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Publication numberUS5034955 A
Publication typeGrant
Application numberUS 07/441,039
Publication dateJul 23, 1991
Filing dateNov 22, 1989
Priority dateNov 30, 1988
Fee statusPaid
Also published asDE68905446D1, DE68905446T2, EP0372394A1, EP0372394B1
Publication number07441039, 441039, US 5034955 A, US 5034955A, US-A-5034955, US5034955 A, US5034955A
InventorsYasumasa Kashima, Masao Kobayashi, Yoji Hosoi, Takashi Tsubota
Original AssigneeOki Electric Industry Co., Ltd.
Export CitationBiBTeX, EndNote, RefMan
External Links: USPTO, USPTO Assignment, Espacenet
Superluminescent diode
US 5034955 A
Abstract
A superluminescent diode has an active layer confined in a channel cut into current blocking layers on a semiconductor substrate. This structure gives a small output beam diameter and high coupling efficiency, even when coupled into single-mode fiber. At the end of the channel distant from the output facet, the active layer makes slanting contact with a rough diffusing surface formed by the current blocking layers and substrate. This easily-manufactured diffusing surface reduces optical gain within the active layer, thereby preventing lasing without requiring an antireflection coating.
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Claims(10)
What is claimed is:
1. A superluminescent diode having an output facet for the emission of light, comprising:
a semiconductor substrate;
at least one current blocking layer overlying said semiconductor substrate;
a channel, extending longitudinally from said output facet and terminating inside the diode, of sufficient depth to penetrate through said current blocking layer into said semiconductor substrate;
an active layer, disposed within said channel, for the emission of light;
a rough diffusing surface, formed by said semiconductor substrate and said current blocking layer or layers, which makes slanting contact with said active layer at the end of said channel distant from said output facet; and
a current driving means for applying current to said active layer.
2. A superluminescent diode according to claim 1, wherein said channel has a V-shaped cross section.
3. A superluminescent diode according to claim 1, wherein said diffusing surface is flat.
4. A superluminescent diode according to claim 1, wherein said diffusing surface is arcuate with slanting sides.
5. A superluminescent diode according to claim 1, wherein said semiconductor substrate and said current blocking layer or layers comprise an indium-phosphide compound, and said active layer comprises an indium-gallium-arsenide-phosphide compound.
6. A superluminescent diode having an output facet for the emission of light, comprising:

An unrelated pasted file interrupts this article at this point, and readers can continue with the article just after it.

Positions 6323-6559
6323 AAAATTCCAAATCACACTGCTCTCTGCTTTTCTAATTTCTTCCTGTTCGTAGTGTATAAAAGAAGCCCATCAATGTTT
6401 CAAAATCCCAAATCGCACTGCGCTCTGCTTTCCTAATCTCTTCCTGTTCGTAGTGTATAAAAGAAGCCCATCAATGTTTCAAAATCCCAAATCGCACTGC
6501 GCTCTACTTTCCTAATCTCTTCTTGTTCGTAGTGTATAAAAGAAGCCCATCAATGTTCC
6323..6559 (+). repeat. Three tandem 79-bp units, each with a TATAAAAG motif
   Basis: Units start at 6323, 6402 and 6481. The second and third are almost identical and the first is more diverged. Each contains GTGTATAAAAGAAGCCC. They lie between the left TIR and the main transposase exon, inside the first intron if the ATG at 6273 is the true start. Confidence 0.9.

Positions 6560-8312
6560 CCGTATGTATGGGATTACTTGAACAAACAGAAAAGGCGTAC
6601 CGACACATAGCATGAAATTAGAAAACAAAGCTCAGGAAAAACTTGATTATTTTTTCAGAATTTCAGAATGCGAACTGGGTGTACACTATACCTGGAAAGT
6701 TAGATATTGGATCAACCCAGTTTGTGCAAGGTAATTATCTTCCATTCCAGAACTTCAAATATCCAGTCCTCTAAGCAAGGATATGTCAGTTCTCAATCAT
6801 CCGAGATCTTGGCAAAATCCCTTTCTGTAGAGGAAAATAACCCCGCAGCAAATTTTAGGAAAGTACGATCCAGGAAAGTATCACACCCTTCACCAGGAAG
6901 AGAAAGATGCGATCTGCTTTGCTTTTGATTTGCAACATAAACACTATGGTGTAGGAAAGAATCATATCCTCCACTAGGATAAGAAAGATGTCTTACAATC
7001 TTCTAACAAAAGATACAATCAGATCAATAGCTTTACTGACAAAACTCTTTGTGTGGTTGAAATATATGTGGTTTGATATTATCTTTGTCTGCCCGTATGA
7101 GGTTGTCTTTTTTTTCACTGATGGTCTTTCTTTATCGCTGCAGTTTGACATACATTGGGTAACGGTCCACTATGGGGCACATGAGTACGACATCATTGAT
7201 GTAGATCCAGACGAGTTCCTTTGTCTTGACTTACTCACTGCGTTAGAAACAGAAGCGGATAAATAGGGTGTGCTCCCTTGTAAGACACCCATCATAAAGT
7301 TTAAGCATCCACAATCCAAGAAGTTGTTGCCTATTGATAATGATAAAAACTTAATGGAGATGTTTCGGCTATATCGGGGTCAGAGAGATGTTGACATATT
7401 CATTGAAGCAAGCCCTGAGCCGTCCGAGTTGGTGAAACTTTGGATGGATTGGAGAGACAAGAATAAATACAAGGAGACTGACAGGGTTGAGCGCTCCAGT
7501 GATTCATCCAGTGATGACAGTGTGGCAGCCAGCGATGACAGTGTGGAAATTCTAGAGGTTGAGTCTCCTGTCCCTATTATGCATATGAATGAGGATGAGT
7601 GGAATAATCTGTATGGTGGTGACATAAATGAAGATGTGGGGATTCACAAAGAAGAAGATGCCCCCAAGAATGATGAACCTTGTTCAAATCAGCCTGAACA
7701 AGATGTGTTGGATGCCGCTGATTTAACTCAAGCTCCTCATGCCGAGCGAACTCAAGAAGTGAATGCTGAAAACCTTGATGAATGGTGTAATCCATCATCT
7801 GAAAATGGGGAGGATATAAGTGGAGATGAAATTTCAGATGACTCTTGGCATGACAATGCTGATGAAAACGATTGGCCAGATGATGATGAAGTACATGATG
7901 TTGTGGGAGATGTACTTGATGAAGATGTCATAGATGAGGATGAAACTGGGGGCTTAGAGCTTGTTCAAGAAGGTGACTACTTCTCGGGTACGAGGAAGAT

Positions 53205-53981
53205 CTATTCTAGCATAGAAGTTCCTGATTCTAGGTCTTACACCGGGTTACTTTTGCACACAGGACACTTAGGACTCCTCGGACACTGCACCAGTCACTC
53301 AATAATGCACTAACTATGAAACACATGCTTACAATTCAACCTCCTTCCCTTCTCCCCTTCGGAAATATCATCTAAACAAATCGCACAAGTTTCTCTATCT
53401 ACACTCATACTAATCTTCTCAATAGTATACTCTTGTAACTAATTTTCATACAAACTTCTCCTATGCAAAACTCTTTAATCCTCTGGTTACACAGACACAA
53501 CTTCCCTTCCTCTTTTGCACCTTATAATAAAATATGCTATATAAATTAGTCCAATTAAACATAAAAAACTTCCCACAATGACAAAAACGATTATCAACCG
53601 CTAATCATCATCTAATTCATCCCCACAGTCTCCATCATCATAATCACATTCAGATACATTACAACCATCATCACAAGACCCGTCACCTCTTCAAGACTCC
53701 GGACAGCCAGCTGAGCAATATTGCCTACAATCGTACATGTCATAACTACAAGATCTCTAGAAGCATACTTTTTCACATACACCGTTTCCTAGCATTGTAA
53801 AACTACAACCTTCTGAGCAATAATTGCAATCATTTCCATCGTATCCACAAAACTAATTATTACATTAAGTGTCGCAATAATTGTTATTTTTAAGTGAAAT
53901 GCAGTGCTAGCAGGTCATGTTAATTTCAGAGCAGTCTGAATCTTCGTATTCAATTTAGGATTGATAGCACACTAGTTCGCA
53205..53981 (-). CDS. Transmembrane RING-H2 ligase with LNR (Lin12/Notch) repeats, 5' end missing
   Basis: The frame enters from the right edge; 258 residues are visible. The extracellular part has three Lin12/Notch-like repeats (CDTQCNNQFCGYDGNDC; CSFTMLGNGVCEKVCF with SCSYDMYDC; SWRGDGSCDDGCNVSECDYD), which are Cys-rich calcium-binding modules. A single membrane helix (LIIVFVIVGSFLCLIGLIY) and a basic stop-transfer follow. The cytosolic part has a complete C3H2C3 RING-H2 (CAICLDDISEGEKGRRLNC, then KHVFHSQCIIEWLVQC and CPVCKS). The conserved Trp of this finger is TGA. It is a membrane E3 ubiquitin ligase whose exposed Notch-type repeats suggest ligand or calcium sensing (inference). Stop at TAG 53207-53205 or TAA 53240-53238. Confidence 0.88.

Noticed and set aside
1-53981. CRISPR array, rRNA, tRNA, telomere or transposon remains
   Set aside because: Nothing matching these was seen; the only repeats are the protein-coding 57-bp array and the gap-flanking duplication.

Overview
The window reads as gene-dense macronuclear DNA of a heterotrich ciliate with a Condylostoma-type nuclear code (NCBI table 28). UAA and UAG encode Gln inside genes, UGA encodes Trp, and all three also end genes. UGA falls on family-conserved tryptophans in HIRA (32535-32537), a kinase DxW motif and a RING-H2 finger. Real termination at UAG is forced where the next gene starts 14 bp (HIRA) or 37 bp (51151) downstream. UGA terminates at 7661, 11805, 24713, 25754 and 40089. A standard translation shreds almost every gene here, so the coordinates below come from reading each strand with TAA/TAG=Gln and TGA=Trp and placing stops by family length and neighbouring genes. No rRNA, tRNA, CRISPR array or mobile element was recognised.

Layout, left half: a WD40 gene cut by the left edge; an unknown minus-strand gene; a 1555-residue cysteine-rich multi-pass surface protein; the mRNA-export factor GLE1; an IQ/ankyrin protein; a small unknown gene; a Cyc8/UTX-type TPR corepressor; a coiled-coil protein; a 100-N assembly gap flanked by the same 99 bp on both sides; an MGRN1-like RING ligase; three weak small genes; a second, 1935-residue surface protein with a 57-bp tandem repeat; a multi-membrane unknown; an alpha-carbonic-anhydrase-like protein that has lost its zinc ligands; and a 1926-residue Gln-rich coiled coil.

a semiconductor substrate;
a first current blocking layer overlying said semiconductor substrate;
a second current blocking layer overlying said first current blocking layer;
a channel, extending longitudinally from said output facet and terminating inside the diode, of sufficient depth to penetrate through said first and second current blocking layers into said semiconductor substrate;
a first clad layer, disposed within said channel;
an active layer, overlying said first clad layer within said channel, for the emission of light;
a rough diffusing surface, formed by said semiconductor substrate and said first and second current blocking layers, which makes slanting contact with said active layer at the end of said channel distant from said output facet;
a second clad layer overlying said second current blocking layer and said active layer;
a cap layer overlying a said second clad layer; and
a current driving means for applying current to said active layer.
7. A superluminescent diode according to claim 6, wherein said channel has a V-shaped cross section.
8. A superluminescent diode according to claim 6, wherein said diffusing surface is flat.
9. A superluminescent diode according to claim 6, wherein said diffusing surface is arcuate with slanting sides.
10. A superluminescent diode according to claim 6, wherein said semiconductor substrate, said second current blocking layer, and said first clad layer comprise a p-type indium-phosphide compound, said first current blocking layer and said second clad layer comprise an n-type indium-phosphide compound, and said active layer comprises a p-type indium-gallium-arsenide-phosphide compound.
Description
BACKGROUND OF THE INVENTION

This invention relates to a superluminescent diode, more particularly to a superluminescent diode that can be easily fabricated and efficiently coupled into a single-mode optical fiber.

A superluminescent diode is a light source with properties intermediate between those of a light-emitting diode (LED) and laser diode (LD). Superluminescent diodes can be tailored to the requirements of a wide variety of optical systems. They have been used in fiber-optic transmission systems, for example, and for optical pumping of lasers and fiber-optic gyroscope.